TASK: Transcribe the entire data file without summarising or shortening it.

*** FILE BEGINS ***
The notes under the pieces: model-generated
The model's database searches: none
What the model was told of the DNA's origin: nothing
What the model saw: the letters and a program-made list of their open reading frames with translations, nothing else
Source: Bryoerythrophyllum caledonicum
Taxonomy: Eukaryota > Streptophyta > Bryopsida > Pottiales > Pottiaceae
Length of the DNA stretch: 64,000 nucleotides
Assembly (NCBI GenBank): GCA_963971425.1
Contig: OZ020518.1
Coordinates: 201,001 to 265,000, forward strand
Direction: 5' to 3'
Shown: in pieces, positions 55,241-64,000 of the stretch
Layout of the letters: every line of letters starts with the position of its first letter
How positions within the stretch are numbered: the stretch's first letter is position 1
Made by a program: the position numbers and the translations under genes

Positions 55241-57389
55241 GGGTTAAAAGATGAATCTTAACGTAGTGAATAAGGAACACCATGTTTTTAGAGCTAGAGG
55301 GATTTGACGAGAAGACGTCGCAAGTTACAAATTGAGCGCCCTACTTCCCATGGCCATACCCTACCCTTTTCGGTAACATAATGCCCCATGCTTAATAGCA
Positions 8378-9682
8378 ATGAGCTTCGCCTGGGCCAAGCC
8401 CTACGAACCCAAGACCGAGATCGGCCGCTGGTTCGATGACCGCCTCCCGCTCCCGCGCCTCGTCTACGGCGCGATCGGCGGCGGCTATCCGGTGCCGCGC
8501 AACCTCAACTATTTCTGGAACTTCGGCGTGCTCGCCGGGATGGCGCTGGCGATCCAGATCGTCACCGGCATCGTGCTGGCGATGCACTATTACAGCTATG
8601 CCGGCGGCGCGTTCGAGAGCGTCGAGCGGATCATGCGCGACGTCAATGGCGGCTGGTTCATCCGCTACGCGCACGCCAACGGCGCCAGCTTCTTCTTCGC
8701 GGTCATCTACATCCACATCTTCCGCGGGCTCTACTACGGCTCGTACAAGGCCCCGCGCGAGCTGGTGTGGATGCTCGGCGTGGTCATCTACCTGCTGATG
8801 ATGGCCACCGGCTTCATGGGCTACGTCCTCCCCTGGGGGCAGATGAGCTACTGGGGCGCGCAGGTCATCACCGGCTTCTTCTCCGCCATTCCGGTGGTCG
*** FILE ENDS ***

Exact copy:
The notes under the pieces: model-generated
The model's database searches: none
What the model was told of the DNA's origin: nothing
What the model saw: the letters and a program-made list of their open reading frames with translations, nothing else
Source: Bryoerythrophyllum caledonicum
Taxonomy: Eukaryota > Streptophyta > Bryopsida > Pottiales > Pottiaceae
Length of the DNA stretch: 64,000 nucleotides
Assembly (NCBI GenBank): GCA_963971425.1
Contig: OZ020518.1
Coordinates: 201,001 to 265,000, forward strand
Direction: 5' to 3'
Shown: in pieces, positions 55,241-64,000 of the stretch
Layout of the letters: every line of letters starts with the position of its first letter
How positions within the stretch are numbered: the stretch's first letter is position 1
Made by a program: the position numbers and the translations under genes

Positions 55241-57389
55241 GGGTTAAAAGATGAATCTTAACGTAGTGAATAAGGAACACCATGTTTTTAGAGCTAGAGG
55301 GATTTGACGAGAAGACGTCGCAAGTTACAAATTGAGCGCCCTACTTCCCATGGCCATACCCTACCCTTTTCGGTAACATAATGCCCCATGCTTAATAGCA
Positions 8378-9682
8378 ATGAGCTTCGCCTGGGCCAAGCC
8401 CTACGAACCCAAGACCGAGATCGGCCGCTGGTTCGATGACCGCCTCCCGCTCCCGCGCCTCGTCTACGGCGCGATCGGCGGCGGCTATCCGGTGCCGCGC
8501 AACCTCAACTATTTCTGGAACTTCGGCGTGCTCGCCGGGATGGCGCTGGCGATCCAGATCGTCACCGGCATCGTGCTGGCGATGCACTATTACAGCTATG
8601 CCGGCGGCGCGTTCGAGAGCGTCGAGCGGATCATGCGCGACGTCAATGGCGGCTGGTTCATCCGCTACGCGCACGCCAACGGCGCCAGCTTCTTCTTCGC
8701 GGTCATCTACATCCACATCTTCCGCGGGCTCTACTACGGCTCGTACAAGGCCCCGCGCGAGCTGGTGTGGATGCTCGGCGTGGTCATCTACCTGCTGATG
8801 ATGGCCACCGGCTTCATGGGCTACGTCCTCCCCTGGGGGCAGATGAGCTACTGGGGCGCGCAGGTCATCACCGGCTTCTTCTCCGCCATTCCGGTGGTCG